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This year I am resolving to make no New Year’s resolutions.  I have to get my perfectionism under control before I can make any more of those things.

Actually, that’s not entirely true.  My New Year’s resolution is this: I want to master the art of baking pie.  So once a week I will take a stab at a new pie recipe.  I have been wanting to do this for so long. Why not add more to my plate by baking a complex dessert once a week?

So I hopped on Amazon and did a little research on good pie books.  The very first book that popped up was First Prize Pies: Pies for Every Week of the Year, written by Allison Kave.

Call is fate. Call it destiny.  Call it a complete contradiction to our family’s goal to eat a little healthier.

I hinted that I wanted this book (really, really, really badly) to my doting husband.  He bought it, of course, because he can probably count on one hand the amount of times I have really pined over something (out loud anyway).


The author of the book was a bartender who won a pie contest in Brooklyn.  Her winning launched her into a whole new career.  She now owns her own pie shop and is doing very well.  She is a sweet looking rockabilly gal and I cannot even wait to try her recipes.  Although, being that she is a bar tender by trade some of her recipes have pricy booze in them that I can’t afford so I may have to supplement other recipes here and there.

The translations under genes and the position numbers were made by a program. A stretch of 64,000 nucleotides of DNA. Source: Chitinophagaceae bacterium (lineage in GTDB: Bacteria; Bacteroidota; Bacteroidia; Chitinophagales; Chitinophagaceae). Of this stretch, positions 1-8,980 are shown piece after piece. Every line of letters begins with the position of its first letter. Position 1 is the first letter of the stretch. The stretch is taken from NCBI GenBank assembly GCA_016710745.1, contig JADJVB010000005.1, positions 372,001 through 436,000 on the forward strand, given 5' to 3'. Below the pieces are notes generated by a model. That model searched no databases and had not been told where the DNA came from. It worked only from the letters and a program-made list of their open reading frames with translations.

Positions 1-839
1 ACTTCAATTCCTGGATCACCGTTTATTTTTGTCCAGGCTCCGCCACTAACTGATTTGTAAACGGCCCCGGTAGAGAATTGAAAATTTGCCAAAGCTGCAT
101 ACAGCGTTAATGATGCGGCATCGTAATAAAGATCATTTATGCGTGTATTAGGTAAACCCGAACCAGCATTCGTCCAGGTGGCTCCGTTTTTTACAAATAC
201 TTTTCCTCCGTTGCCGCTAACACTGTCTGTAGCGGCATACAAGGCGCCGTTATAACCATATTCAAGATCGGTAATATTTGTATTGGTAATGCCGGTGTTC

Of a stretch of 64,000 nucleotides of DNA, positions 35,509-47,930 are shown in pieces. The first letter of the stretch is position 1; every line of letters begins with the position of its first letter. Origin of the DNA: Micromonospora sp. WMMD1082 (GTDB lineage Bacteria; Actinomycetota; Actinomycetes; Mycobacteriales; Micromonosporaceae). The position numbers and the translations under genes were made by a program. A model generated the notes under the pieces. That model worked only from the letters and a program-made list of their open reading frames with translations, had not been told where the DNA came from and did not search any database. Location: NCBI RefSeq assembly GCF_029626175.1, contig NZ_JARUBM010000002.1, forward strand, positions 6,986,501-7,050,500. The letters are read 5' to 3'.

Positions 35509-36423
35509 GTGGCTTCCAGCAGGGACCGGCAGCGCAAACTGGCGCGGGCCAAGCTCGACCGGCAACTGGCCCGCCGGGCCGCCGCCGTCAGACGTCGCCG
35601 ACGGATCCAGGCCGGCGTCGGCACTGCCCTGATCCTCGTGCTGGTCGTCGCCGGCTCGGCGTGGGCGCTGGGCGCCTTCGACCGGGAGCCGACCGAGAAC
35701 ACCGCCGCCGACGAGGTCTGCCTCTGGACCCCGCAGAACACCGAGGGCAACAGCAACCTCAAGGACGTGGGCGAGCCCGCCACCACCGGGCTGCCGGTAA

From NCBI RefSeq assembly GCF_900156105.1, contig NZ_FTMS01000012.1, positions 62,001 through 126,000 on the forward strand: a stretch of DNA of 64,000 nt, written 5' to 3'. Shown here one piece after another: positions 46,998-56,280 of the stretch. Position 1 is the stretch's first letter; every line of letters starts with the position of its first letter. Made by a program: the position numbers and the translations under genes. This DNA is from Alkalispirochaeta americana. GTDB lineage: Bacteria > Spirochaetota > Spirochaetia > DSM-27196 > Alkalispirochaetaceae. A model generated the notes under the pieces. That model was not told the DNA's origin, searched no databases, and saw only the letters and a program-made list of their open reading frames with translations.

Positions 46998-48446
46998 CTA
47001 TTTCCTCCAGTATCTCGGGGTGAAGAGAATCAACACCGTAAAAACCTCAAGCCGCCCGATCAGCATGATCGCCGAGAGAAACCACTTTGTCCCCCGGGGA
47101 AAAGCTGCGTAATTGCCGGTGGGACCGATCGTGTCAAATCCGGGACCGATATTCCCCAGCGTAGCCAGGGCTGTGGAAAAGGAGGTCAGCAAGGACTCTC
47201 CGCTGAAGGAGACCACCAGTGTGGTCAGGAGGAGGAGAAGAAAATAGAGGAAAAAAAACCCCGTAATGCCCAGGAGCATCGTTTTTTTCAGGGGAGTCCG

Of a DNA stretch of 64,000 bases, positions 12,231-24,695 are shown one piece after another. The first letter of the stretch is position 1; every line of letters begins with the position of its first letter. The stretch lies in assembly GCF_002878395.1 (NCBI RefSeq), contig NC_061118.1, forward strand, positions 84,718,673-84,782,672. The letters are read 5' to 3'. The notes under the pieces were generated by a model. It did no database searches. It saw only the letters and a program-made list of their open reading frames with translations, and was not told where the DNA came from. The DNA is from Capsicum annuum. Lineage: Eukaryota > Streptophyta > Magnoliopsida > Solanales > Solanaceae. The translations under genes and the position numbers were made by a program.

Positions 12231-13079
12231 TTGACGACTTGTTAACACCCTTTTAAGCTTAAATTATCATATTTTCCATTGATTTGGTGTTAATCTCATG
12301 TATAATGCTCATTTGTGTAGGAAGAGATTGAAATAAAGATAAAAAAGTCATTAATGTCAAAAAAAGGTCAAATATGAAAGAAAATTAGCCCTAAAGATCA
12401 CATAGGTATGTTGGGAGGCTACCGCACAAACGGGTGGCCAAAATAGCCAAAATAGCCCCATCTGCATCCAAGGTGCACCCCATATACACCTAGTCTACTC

photo credit: Tina Rupp

photo credit: Tina Rupp

Here I go, people.  This is my year for cavities and perfecting my lousy crust making skills.

Week one:

Apple Cider Pie 

Yes oh yes, I love apple deserts.

 
I followed the recipe below:

One classic pie crust: see below (I used a store bought crust because I cheated, that’s why. It won’t happen again.  Probably.)

Filling:

1 1/2 C  apple cider

4 large eggs

3/4 cup granulated sugar

1/2 cup sour cream

Topping:

1 cup heavy cream

2 Tbs powdered sugar

1 tsp cinnamon

Preheat  The oven to 425°F. Roll out the dough into a circle about 11 inches in diameter. Transfer it to a 9 inch tart pan or pie plate tuck the overhang under and crimp decoratively. Blind bake the crust until partially baked set aside to cool. Lower the oven to 350°F.

Make the filling

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In a small sauce pan over high heat, boil the side or until it has reduced down to 3/4 cup, 15 to 20 minutes, let it cool. This step can be done ahead. The reduced cider will keep in an airtight container for up to one week in the fridge or two months in the freezer.

In a large bowl, whisk together the eggs, granulated sugar, sour cream, and salt until fully blended. Slowly drizzle in the reduced cider and whisk to fully incorporate. Put the piecrust on a baking sheet. Pour the filling into the crust and bake for 20 to 25 minutes until the filling has just set and is slightly wobbly in the center.

Remove the pie to a wire rack to cool completely at least one hour.